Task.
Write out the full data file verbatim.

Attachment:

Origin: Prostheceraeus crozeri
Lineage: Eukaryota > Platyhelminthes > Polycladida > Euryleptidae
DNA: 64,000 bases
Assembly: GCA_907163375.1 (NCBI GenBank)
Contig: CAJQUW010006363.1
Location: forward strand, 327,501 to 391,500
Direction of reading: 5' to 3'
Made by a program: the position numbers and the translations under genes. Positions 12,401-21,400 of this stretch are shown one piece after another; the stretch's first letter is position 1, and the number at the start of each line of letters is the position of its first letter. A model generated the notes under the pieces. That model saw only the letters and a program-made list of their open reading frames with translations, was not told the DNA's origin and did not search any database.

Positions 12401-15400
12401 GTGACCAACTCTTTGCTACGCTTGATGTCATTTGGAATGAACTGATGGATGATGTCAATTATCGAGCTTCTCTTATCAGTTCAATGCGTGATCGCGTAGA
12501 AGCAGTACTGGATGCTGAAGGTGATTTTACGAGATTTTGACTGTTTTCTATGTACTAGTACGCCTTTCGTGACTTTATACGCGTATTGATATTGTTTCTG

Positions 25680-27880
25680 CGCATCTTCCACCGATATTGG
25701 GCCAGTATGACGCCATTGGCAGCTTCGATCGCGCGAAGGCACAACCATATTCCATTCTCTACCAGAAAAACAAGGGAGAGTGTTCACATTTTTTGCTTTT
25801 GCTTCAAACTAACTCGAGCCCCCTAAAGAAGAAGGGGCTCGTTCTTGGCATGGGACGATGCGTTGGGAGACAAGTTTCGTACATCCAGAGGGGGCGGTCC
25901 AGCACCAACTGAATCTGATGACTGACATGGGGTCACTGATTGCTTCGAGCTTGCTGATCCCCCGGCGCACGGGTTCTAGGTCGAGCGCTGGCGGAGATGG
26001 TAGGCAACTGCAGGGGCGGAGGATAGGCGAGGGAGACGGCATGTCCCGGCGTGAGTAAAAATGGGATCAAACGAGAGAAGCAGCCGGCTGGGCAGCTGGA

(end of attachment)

Origin: Prostheceraeus crozeri
Lineage: Eukaryota > Platyhelminthes > Polycladida > Euryleptidae
DNA: 64,000 bases
Assembly: GCA_907163375.1 (NCBI GenBank)
Contig: CAJQUW010006363.1
Location: forward strand, 327,501 to 391,500
Direction of reading: 5' to 3'
Made by a program: the position numbers and the translations under genes. Positions 12,401-21,400 of this stretch are shown one piece after another; the stretch's first letter is position 1, and the number at the start of each line of letters is the position of its first letter. A model generated the notes under the pieces. That model saw only the letters and a program-made list of their open reading frames with translations, was not told the DNA's origin and did not search any database.

Positions 12401-15400
12401 GTGACCAACTCTTTGCTACGCTTGATGTCATTTGGAATGAACTGATGGATGATGTCAATTATCGAGCTTCTCTTATCAGTTCAATGCGTGATCGCGTAGA
12501 AGCAGTACTGGATGCTGAAGGTGATTTTACGAGATTTTGACTGTTTTCTATGTACTAGTACGCCTTTCGTGACTTTATACGCGTATTGATATTGTTTCTG

Positions 25680-27880
25680 CGCATCTTCCACCGATATTGG
25701 GCCAGTATGACGCCATTGGCAGCTTCGATCGCGCGAAGGCACAACCATATTCCATTCTCTACCAGAAAAACAAGGGAGAGTGTTCACATTTTTTGCTTTT
25801 GCTTCAAACTAACTCGAGCCCCCTAAAGAAGAAGGGGCTCGTTCTTGGCATGGGACGATGCGTTGGGAGACAAGTTTCGTACATCCAGAGGGGGCGGTCC
25901 AGCACCAACTGAATCTGATGACTGACATGGGGTCACTGATTGCTTCGAGCTTGCTGATCCCCCGGCGCACGGGTTCTAGGTCGAGCGCTGGCGGAGATGG
26001 TAGGCAACTGCAGGGGCGGAGGATAGGCGAGGGAGACGGCATGTCCCGGCGTGAGTAAAAATGGGATCAAACGAGAGAAGCAGCCGGCTGGGCAGCTGGA